Clinical trials of medications must carefully consider the dosage and duration of the intervention to provide clear separation of treatment groups while maintaining patient safety. The numerous trials cited in this review provide ample preliminary data for choosing the correct dose and length of treatment for future large-scale clinical trials.
Ideally, trials assess the impact of a treatment on outcomes that are important to patients, such as the development of major diseases, mortality, symptoms, and quality of life. Surrogate end points are substitutes for direct measurements of how a patient feels, functions, or survives. To qualify as a surrogate end point, a characteristic or measurement must be shown to change in response to treatment in a manner that is consistent with clinical benefit. For example, in the general population, BP is an accepted surrogate end point for cardiovascular disease because antihypertensive medications lower BP while reducing the risks of stroke and heart failure. Simply demonstrating associations of a characteristic with disease risk is not sufficient to establish a surrogate end point for the purposes of clinical trials. For example, higher serum phosphate or hemoglobin levels are associated with greater risk of cardiovascular disease and death in patients with CKD; however, they would not be considered surrogate end points for studies of treatment of hyperphosphatemia or anemia with the intention of reducing morbidity/mortality. In fact, there are repeated examples of clinical trials in nephrology and other disciplines that demonstrated beneficial effects of an intervention on a biomarker, only to find null or harmful effects on clinical outcomes (2,3). Uncertainties regarding optimal BP targets and the most accurate methods to measure BP in patients on dialysis temper the use of BP as a surrogate end point in studies of ESRD. Future BP trials that directly assess clinical outcomes among patients on chronic dialysis would have the greatest impact on clinical care.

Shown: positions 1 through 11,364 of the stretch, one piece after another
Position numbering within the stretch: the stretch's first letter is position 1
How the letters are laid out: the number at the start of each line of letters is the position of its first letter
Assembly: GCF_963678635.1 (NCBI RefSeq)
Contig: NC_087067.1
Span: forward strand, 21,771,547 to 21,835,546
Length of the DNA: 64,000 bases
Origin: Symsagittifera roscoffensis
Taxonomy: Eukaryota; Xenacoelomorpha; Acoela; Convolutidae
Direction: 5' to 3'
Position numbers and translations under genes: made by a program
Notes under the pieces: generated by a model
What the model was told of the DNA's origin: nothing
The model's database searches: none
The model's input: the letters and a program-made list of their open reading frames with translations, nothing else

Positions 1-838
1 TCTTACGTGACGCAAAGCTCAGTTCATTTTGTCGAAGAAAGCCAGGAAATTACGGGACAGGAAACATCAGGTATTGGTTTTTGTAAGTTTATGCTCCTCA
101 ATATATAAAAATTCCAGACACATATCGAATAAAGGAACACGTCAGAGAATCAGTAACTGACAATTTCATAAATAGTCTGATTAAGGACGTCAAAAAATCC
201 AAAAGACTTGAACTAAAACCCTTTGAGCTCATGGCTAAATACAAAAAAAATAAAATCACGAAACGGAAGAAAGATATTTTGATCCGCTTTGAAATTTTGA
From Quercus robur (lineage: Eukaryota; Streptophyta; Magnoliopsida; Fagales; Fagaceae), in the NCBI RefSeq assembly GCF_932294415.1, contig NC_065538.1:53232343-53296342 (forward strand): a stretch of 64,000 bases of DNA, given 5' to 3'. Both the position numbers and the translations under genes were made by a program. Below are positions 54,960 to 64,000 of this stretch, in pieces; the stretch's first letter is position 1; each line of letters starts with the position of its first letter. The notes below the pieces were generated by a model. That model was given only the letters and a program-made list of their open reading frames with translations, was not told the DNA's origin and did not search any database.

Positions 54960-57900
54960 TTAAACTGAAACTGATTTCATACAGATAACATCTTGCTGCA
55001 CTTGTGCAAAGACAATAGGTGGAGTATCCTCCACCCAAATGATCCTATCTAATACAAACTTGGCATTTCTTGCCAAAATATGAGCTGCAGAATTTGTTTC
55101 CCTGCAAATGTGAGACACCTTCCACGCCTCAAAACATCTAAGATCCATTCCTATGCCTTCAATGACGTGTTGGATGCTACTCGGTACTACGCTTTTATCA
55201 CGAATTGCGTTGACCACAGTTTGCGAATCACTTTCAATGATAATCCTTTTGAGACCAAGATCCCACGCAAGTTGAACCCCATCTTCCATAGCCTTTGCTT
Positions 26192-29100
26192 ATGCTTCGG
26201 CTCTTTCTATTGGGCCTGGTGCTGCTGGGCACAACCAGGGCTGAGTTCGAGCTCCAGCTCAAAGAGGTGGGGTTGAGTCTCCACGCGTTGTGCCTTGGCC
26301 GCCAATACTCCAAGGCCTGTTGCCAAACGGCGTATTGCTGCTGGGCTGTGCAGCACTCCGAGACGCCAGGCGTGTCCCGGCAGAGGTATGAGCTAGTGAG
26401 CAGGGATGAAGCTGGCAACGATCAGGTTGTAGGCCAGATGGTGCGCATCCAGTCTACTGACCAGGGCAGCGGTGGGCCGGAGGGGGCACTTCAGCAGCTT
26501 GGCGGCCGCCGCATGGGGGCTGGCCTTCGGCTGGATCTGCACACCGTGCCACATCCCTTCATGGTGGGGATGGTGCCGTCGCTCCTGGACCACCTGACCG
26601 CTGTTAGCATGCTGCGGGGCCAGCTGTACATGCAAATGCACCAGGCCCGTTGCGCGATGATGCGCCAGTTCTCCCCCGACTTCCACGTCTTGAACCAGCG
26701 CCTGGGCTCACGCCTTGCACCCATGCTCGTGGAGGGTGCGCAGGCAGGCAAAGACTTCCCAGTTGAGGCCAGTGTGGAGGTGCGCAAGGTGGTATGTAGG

1. Georgianos PI, Agarwal R: Pharmacotherapy of Hypertension in Chronic Dialysis Patients. Clin J Am Soc Nephrol 11: 2062–2075, 2016
2. Echt DS, Liebson PR, Mitchell LB, Peters RW, Obias-Manno D, Barker AH, Arensberg D, Baker A, Friedman L, Greene HL, Huther ML, Richardson DW and CAST Investigators: Mortality and morbidity in patients receiving encainide, flecainide, or placebo. The Cardiac Arrhythmia Suppression Trial. N Engl J Med 324: 781–788, 1991
3. Pfeffer MA, Burdmann EA, Chen C-Y, Cooper ME, de Zeeuw D, Eckardt K-U, Feyzi JM, Ivanovich P, Kewalramani R, Levey AS, Lewis EF, McGill JB, McMurray JJV, Parfrey P, Parving H-H, Remuzzi G, Singh AK, Solomon SD, Toto R; TREAT Investigators: A trial of darbepoetin alfa in type 2 diabetes and chronic kidney disease. N Engl J Med 361: 2019–2032, 2009